Not Just A 1980s Doll: Strawberry Shortcake
One large shortcake, the size of a dinner plate.
It's strawberry season, and no single dessert shows off the wonders of California's favorite berry as its eponymous shortcake. Buttermilk biscuits, freshly-whipped cream (what fancy pastry chefs call crème Chantilly) and strawberries that have been tossed in sugar; that's all you need.
4 cups (590 grams by weight) White Lily or all-purpose flour
3 Tbsp. baking powder
1 tsp. baking soda
1 tsp. salt
12 Tbsp. (1½ sticks) unsalted butter, in small cubes and very cold
1½ to 2 cups buttermilk
2 punnets fresh strawberries
½ cup plus 1 Tbsp. sugar
1 pint heavy whipping cream
1 tsp. pure vanilla extract
1. Hull and slice the strawberries and mix in a bowl with ½ cup of sugar. Let stand at least an hour, but overnight is fine too.
2. Preheat the oven to 450°F.
3. Sift the flour, baking powder, baking soda and salt into a large bowl.
This is what all those cookbooks mean by "wet sand" and "the size of peas".
4. Working quickly, rub the butter into the flour until the flour looks like moist sand and the largest butter pieces are the size of peas. (See the picture to the right for a visual aid, since cookbooks never explain it adequately.)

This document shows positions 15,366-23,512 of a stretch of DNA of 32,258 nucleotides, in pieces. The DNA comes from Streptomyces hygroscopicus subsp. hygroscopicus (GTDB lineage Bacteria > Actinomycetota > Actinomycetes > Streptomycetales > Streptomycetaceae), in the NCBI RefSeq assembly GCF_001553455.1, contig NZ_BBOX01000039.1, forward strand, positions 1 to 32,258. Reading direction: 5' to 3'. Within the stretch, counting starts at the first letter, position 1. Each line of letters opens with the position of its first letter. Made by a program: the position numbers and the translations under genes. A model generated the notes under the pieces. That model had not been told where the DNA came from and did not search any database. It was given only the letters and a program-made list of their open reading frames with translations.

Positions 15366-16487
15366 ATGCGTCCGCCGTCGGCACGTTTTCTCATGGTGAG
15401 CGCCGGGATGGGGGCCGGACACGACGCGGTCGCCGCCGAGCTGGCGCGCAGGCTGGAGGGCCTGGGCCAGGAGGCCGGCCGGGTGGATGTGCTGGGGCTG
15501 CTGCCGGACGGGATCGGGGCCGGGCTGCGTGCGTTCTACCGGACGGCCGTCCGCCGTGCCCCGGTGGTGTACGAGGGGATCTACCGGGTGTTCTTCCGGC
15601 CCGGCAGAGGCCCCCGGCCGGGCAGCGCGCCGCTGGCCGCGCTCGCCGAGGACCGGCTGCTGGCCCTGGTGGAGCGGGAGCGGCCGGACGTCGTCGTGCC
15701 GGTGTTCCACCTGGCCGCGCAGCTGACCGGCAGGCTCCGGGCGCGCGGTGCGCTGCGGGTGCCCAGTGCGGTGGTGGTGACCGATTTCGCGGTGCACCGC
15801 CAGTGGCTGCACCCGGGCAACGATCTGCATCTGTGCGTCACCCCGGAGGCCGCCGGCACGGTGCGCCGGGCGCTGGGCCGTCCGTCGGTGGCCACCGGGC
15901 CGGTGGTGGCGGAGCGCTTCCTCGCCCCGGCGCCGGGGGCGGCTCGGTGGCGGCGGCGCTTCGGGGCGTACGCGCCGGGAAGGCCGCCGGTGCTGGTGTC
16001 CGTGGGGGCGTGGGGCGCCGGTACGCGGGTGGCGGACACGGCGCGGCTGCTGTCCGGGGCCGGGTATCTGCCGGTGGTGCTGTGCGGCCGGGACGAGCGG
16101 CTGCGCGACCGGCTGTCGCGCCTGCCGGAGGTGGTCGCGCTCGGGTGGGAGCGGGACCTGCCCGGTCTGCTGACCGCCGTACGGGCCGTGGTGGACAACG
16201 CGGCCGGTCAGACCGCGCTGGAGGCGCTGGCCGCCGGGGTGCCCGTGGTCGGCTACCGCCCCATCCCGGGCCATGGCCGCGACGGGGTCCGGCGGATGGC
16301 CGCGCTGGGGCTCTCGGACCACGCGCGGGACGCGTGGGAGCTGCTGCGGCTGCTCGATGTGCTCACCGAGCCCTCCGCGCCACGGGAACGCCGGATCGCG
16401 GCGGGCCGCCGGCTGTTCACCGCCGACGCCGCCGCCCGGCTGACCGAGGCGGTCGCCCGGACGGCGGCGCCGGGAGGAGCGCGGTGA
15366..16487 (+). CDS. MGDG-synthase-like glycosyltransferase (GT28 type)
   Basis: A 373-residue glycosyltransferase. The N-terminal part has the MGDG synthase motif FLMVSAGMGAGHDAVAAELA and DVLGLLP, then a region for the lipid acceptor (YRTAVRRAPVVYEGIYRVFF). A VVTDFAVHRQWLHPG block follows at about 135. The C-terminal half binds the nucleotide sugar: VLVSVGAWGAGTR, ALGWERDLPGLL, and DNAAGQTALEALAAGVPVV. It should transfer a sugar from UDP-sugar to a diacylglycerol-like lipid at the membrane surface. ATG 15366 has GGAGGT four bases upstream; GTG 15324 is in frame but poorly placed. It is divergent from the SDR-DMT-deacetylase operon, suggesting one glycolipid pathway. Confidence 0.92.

5. Pour in the buttermilk and mix with a spoon. Start with 1½ cups, but if it's still dry add a little more.
6. At this point, decide you must: you can make one large shortcake, or 18 individual ones.
7. For a single large shortcake, divide the dough in half and roll each half out on a floured surface until it's an inch thick.
8. For individual shortcakes, roll the dough out to an inch thick and use a biscuit cutter to cut out 18 shortcakes, rerolling as seldom as possible.
9. Transfer the shortcakes to an ungreased cookie sheet (with the cakes just barely touching, if making individual cakes).
10. Press down the center of each shortcake slightly with your thumb (to avoid "doming").
11. Bake 15 minutes for individual shortcakes, 20 minutes for large shortcakes, until a knife inserted in the middle comes out clean. Let cool.
12. Whip the cream in a cold metal or glass bowl until slightly thickened, using either a large whip or an electric mixer set at its fastest setting.
13. Add the remaining sugar and vanilla and whip to stiff peaks (this means that when you dip the beater in, remove it, and turn it upside down, the cream's peak won't fall).
14. For a single shortcake, place one large shortcake on a plate and poke holes in it with a toothpick or chopstick.
15. Drizzle half the strawberry syrup (but not the berries themselves) over the cake.
16. Layer with half the whipped cream and half the strawberries.
17. Repeat steps 14-16 with the remaining cake, syrup, cream and berries. Serve immediately.
18. For individual shortcakes, split each shortcake in half and drizzle the syrup over the cut pieces.
19. Assemble the shortcakes by layering a biscuit half, cream, strawberries, the other biscuit half, more cream and more berries. Serve immediately.
For a cake that can be held before service, press cakes, syrup, berries and cream into a crock or casserole dish and refrigerate. You will still need to serve this the same day; the cream will break down otherwise.
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